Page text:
One man died and two people were critically injured in a shooting that took place during a sideshow on Mission and Persia streets early Monday morning, in which multiple eyewitnesses said that police moved in only after shots were fired.
Witnesses told Mission Local that police officers had been on the scene for several minutes, and were allowing the sideshow to continue — but immediately intervened after shots rang out, participants scattered, and a man identified as 21-year-old Cesar Corza of Sacramento was fatally wounded.
Sideshows are unsanctioned events in which participants perform donuts in their cars in an intersection as onlookers block off the streets to cheer and watch. On Aug. 23, a sideshow took place at 24th and Bryant streets, although no one was apparently injured.
Sideshows are illegal, and police consider them dangerous, but it’s unclear if police know how to effectively deal with them.
Regarding Sunday’s incident, San Francisco Police Department spokesman Officer Robert Rueca sent the following statement to Mission Local in an email on Monday:
“On 9/7/20 at approximately 12:16 AM officers responded to a sideshow in the area of Russia and Paris St. As officers were responding to the area of the sideshow they located a total of three victims in the area of Mission and Persia suffering from gun shot wounds. The victims were transported to the hospital for life threatening injuries. One of the victims succumbed to the injuries and was declared deceased. At this time we do not have suspect description to provide and do not have anyone in custody for the homicide. At this stage of the investigation we are unable to confirm the tie between the sideshow and the shooting as this is part of the ongoing and active homicide investigation.”
But resident Julian Ostrow, who witnessed much of the incident from a rooftop near the intersection of Mission and Persia streets, provided an account that diverged from the SFPD’s official line. For starters, Ostrow said, he did not see police respond to the sideshow until around 12:45 a.m.
When police did arrive, Ostrow said, he saw one patrol car park on Ocean Street facing the sideshow with its flashing lights on — but those officers did not attempt to break it up.
“Police were there,” Ostrow said, “at least one watching for five minutes.”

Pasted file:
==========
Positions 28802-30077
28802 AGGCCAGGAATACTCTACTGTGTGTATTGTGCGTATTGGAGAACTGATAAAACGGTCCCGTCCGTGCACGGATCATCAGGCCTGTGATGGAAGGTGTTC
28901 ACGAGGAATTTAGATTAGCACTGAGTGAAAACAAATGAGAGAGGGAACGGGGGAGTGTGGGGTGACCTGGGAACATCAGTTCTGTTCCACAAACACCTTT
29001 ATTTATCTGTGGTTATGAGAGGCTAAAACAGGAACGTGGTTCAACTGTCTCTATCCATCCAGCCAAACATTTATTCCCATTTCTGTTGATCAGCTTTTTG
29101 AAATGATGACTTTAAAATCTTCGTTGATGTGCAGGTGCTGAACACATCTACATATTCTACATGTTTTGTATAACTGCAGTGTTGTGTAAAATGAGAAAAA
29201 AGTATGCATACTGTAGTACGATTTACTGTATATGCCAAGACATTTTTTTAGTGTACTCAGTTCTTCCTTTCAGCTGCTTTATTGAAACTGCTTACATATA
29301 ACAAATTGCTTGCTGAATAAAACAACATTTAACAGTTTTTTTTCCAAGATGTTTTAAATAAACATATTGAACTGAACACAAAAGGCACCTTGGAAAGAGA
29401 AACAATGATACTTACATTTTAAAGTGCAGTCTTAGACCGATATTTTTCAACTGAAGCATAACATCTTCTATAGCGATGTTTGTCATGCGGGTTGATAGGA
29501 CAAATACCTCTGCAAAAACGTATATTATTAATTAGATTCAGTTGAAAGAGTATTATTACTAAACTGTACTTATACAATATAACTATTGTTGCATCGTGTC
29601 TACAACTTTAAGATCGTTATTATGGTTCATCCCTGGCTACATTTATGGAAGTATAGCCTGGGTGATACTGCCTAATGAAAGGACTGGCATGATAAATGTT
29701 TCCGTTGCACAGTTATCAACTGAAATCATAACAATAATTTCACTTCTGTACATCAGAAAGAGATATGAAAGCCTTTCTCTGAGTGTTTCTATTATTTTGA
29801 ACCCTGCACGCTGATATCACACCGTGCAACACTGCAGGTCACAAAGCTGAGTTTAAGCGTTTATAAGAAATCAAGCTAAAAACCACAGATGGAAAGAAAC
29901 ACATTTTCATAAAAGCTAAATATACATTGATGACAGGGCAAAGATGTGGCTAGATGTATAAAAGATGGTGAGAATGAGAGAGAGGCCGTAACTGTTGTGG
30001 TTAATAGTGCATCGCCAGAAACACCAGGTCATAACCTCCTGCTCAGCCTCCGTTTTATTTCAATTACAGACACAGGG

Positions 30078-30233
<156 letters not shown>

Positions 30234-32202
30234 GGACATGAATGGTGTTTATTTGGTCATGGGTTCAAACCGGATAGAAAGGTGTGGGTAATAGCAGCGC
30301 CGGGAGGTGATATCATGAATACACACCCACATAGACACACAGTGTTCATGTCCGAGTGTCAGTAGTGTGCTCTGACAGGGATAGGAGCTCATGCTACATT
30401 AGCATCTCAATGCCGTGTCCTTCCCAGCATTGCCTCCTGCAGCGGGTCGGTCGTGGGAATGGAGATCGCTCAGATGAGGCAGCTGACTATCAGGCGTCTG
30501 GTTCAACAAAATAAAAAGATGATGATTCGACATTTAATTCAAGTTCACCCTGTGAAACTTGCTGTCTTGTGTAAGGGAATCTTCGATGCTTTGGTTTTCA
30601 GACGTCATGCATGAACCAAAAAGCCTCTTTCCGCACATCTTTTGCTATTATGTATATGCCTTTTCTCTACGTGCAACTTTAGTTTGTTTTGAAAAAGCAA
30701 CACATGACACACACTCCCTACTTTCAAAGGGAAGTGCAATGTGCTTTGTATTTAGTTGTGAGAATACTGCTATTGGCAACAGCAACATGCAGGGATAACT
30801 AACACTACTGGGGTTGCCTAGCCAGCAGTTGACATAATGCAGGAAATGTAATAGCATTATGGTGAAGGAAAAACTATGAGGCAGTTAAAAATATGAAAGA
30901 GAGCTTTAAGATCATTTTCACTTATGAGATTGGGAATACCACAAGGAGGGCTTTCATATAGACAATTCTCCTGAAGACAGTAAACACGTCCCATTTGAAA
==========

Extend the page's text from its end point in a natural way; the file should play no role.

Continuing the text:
Then, he said, the shooting took place — four bursts of three or four shots, Ostrow said — all from within the crowd of around 200 people who dispersed from the gathering immediately. At that point, Ostrow said, there was an “initial wave of five police cars that responded extremely quickly and more and more kept rolling in.”
Judging from the speed at which police responded to the gunfire, Ostrow believes additional police officers had been monitoring the sideshow from a short distance, although he is not certain.
Gina Rosales was on the rooftop with Ostrow. She recalls two police cars watching the scene from the corner of Ocean Avenue and Persia Street. She heard them give dispersal orders through a PA from their cars “five to 10” minutes before the shooting. Save for a few participants, those orders were not followed, she said.
“Is this the strategy?” Rosales thought.
She noted that the two police cars she saw took approximately 40 minutes to show up on Ocean from when she first observed the sideshow. “It was a long time,” she said.
The San Francisco Police Department declined to answer questions regarding how long officers had been observing the incident before the shooting occurred. The department also declined to provide a complete picture of their strategy.
“Due to the large crowd and number of vehicles involved in the sideshow, officers were not able to take enforcement action, which could spur on more violence and aggression from the participants and bystanders,” Rueca wrote when asked about the SFPD’s strategy. “Officers were on scene during the sideshow documenting their observations when shots rang out.”
“We are precluded from providing specific information on investigative tactics, such as the number of officers and the length of time officers began their observations,” he added.
Following a February sideshow in the Richmond District, witnesses observed a similar response by police. “The police finally came like 30 minutes later and they said they couldn’t do nothing about it. And so they just kind of watched,” resident Tiffany Gardner told ABC 7.
Such reports prompted Mayor London Breed to scold SFPD Chief Bill Scott in text messages released via a public records request in May. “Needed to understand the news reports about the side shows this weekend,” Breed to wrote to the chief on Feb. 24. “Why did the police stay on the sidelines and allow them to happen?”
Much of Scott’s response is redacted in the text message exchange, but he appeared to deny that police simply stand by and watch. “Not sure what they saw or why they said what they said but what I do know is when officers arrive at sideshows … [redacted].”
For Ostrow, however, it does not matter what the SFPD’s policy is: “They had the opportunity to intervene,” he said. “Had they done so, there would not be somebody dead.”
Joe Eskenazi contributed reporting.
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